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Ceresco man treks across state in 1923 Model T

Ceresco man treks across state in 1923 Model T

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Lee Burnett 1

1923 MODEL T: Leaford "Lee" Burnett stands near his Ford 1923 Model T roadster at his home in Ceresco on Thursday. Burnett purchased the vehicle in May 2019 after retiring from his business The Fab Shop in Wahoo. (Staff Photo by Elsie Stormberg)

CERESCO – Most people don’t put more than 100 miles on their 1923 Model T roadster in one year, Leaford “Lee” Burnett said.

Since he finished refurbishing it in June 2020, he’s added almost 4,000 miles. 

“I built it to drive,” Burnett, 68, said. 

This past May, Burnett went on what he calls his “Model T Ride Across Nebraska,” or TRAN, and logged 1,073 miles onto the 98-year-old car driving from his home in rural Ceresco to the Wyoming border and back through the Sandhills landing in Ceresco on May 17. It took Burnett five days, 36 hours of driving and 61 gallons of gas to complete the trip according to his wife Lynn DeShon’s recorded history. 

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FORD: Leaford "Lee" Burnett drives his Ford 1923 Model T roadster near his home in rural Ceresco on Thursday. Burnett purchased the vehicle in May 2019 after retiring from his business The Fab Shop in Wahoo. (Staff Photo by Elsie Stormberg)

Burnett purchased the car for about $4,500 in Fremont. Burnett said while the car isn’t rare, he liked how different the body shape was and how the roadster had a door that didn’t open. 

“There’s nothing rare about it, but I mean, it’s different,” Burnett, of Ceresco, said. 

After purchasing it, Burnett began refurbishing the Ford in 2019 and finished just in time for his father Wallace “Wally” Burnett’s 94th birthday on June 26, 2020. Burnett and his father shared a love for antique cars which was why Burnett was trying to surprise his father. 

Throughout the lengthy process of refurbishing the roadster, Burnett’s father would check in on his progress since they live on the same 80-acre property in rural Ceresco. 

“The Model T restoration was probably one of the easier ones,” Burnett said. “Mostly because Model T parts are available. You can buy just about every part brand new.”

Burnett started with completely tearing down the car and sandblasting the automobile to prepare for paint. He sanded down the wooden spokes on the new tires and gave them a fresh coat of paint.  

He also sent the engine and transmission to be rebuilt by a Model T enthusiast who has the skill set to re-babbitt the bearings. Instead of using an insert bearing like modern day cars, the molten metal was poured into the bearing surfaces. 

“It’s something that I didn’t want to tackle on my own,” Burnett said.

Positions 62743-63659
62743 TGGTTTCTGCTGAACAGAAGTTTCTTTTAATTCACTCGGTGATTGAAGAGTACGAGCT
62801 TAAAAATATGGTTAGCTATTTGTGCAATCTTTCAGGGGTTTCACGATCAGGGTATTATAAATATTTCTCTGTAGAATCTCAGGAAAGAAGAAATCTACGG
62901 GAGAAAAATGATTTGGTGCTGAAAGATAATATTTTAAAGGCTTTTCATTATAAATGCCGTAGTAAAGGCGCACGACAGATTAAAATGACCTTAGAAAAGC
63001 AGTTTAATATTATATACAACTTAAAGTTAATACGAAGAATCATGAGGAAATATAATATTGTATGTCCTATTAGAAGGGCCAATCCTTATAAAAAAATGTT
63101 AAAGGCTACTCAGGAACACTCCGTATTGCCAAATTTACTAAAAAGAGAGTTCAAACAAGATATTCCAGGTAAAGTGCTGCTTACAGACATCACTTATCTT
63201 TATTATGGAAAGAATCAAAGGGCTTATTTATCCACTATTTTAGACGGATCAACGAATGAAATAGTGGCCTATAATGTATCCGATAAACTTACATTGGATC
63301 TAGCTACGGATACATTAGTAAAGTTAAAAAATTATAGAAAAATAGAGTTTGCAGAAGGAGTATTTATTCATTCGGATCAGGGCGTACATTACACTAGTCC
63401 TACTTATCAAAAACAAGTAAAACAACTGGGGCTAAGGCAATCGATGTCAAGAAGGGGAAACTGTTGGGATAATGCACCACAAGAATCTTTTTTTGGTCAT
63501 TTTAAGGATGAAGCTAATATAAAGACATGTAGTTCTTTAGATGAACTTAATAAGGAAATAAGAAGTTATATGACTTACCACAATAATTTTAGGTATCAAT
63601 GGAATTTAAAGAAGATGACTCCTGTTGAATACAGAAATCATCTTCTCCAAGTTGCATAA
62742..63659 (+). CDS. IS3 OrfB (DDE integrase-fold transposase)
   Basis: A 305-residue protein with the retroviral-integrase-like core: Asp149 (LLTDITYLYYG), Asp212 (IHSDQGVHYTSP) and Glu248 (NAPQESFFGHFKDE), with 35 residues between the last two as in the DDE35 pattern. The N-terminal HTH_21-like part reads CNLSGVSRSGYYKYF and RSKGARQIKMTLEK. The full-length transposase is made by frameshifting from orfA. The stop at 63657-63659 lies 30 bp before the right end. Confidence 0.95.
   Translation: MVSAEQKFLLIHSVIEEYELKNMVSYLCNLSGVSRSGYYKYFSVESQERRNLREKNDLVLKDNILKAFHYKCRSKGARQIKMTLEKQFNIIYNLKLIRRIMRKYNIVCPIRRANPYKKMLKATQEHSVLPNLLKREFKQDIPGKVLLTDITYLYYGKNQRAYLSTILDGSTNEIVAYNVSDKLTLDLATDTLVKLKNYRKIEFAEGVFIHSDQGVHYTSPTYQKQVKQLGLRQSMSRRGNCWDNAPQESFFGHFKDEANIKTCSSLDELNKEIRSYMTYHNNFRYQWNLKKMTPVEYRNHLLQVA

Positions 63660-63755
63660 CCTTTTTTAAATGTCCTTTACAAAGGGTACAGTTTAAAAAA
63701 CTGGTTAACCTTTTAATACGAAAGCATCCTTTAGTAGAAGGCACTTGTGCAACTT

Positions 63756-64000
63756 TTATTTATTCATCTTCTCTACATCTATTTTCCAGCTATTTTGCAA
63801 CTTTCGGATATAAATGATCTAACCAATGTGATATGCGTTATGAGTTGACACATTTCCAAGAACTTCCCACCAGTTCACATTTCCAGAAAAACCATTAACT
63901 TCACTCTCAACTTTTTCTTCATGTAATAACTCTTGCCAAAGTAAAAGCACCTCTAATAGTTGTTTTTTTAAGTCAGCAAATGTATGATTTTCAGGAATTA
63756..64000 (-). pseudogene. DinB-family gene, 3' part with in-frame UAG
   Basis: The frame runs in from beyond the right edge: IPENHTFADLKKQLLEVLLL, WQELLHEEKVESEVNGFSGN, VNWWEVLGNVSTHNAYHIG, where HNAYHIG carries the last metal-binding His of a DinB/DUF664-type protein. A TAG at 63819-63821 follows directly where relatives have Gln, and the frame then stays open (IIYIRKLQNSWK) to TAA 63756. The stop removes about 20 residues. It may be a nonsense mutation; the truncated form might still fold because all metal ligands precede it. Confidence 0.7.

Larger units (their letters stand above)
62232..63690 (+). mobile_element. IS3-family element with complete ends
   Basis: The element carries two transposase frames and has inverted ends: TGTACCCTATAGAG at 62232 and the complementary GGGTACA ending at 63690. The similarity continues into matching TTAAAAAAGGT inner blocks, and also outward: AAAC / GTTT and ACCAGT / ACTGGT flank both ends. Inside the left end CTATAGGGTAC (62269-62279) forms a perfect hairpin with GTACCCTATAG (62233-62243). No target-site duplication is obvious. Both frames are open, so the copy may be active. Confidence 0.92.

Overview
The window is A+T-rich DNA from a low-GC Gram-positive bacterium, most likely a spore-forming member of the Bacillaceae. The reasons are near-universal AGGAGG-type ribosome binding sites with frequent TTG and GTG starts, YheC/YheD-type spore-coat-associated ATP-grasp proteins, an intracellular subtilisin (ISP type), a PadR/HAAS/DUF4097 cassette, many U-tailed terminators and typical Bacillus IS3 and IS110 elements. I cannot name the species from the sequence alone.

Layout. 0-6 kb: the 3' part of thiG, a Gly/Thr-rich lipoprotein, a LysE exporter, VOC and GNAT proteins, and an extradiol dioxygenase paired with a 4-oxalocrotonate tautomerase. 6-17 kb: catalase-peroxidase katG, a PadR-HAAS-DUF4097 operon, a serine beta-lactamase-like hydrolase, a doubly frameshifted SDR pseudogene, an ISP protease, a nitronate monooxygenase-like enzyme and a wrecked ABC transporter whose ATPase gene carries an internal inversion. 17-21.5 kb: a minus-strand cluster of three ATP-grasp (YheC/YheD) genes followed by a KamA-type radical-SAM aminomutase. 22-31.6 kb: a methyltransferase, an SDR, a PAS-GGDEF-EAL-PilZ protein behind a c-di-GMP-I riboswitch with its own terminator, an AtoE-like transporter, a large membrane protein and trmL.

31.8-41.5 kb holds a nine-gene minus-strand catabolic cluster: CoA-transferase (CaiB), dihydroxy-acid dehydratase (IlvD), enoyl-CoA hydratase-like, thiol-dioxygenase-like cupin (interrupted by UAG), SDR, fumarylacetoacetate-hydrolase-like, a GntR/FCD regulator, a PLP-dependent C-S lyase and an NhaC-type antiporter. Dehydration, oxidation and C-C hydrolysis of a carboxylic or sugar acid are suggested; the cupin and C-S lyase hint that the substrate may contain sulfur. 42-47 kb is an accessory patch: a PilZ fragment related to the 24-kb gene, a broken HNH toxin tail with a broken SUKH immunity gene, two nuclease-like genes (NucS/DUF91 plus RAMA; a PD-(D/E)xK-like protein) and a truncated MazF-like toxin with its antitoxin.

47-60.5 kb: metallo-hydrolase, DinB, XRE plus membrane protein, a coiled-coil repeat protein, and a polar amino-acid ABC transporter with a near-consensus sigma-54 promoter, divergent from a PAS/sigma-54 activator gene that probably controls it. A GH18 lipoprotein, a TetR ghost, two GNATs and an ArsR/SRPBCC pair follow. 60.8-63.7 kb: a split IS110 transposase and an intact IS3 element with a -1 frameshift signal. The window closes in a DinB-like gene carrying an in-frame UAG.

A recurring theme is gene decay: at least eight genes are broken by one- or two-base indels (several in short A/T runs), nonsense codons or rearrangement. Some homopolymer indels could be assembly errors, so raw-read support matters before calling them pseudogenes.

Burnett managed to complete the process a few months before his father’s birthday and had to hide it from the almost-94-year-old. Finally the day came and Burnett was able to share this with his father, who recently passed on March 29, 2021. 

“It was a joy,” Burnett said. “He was grinning from ear to ear.”

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ROADSTER: Leaford "Lee" Burnett drives his Ford 1923 Model T roadster near his home in rural Ceresco on Thursday. Burnett purchased the vehicle in May 2019 after retiring from his business The Fab Shop in Wahoo. (Staff Photo by Elsie Stormberg)

Along with this memory with his father, Burnett also gained the memory of the trek he made in May. 

The trip started with Burnett leaving from Ceresco on Highway 77 on May 13 after grabbing a cup of coffee at the Ceresco Quick Shop. He took the highway all the way to Sioux City and then headed west on Highway 12/20. Burnett camped under the stars in Niobrara State Park. 

Burnett then traveled to Cottonwood Lake in Merriman. While he described the trip as “uneventful,” Burnett did get stuck here when the asphalt road changed to deep sand as he was searching for a campsite. He found aid from a father and young child fishing in the area to pull him out.

After spending the night camping in Merriman, Burnett made his way to the Wyoming border at Van Tassel on May 15. Returning to Nebraska the same day, Burnett spent the night in Crawford. 

On May 16, Burnett made his way through the Sandhills from Crawford to Broken Bow where he spent the night at a Pump and Pantry. Burnett completed his journey the next day driving from Broken Bow to Ceresco.

Some challenges he encountered along the journey included rain and impatient drivers. He tried to stay on roads and highways that weren’t heavily populated.

“You don’t have any people bother you until (they’re) getting impatient,” Burnett said.

Prior to the trip, Burnett said he made sure to take the car out on practice runs to get it prepped for the major trek. He made visits to surrounding towns like Decatur, Seward and Fairbury. 

Along with the memory with his father and the TRAN trip, Burnett said he hopes to do another driving tour for the car’s 100th anniversary in 2023. 

Elsie Stormberg is a reporter for The Waverly News. Reach her via email at elsie.stormberg@wahoonewspaper.com.

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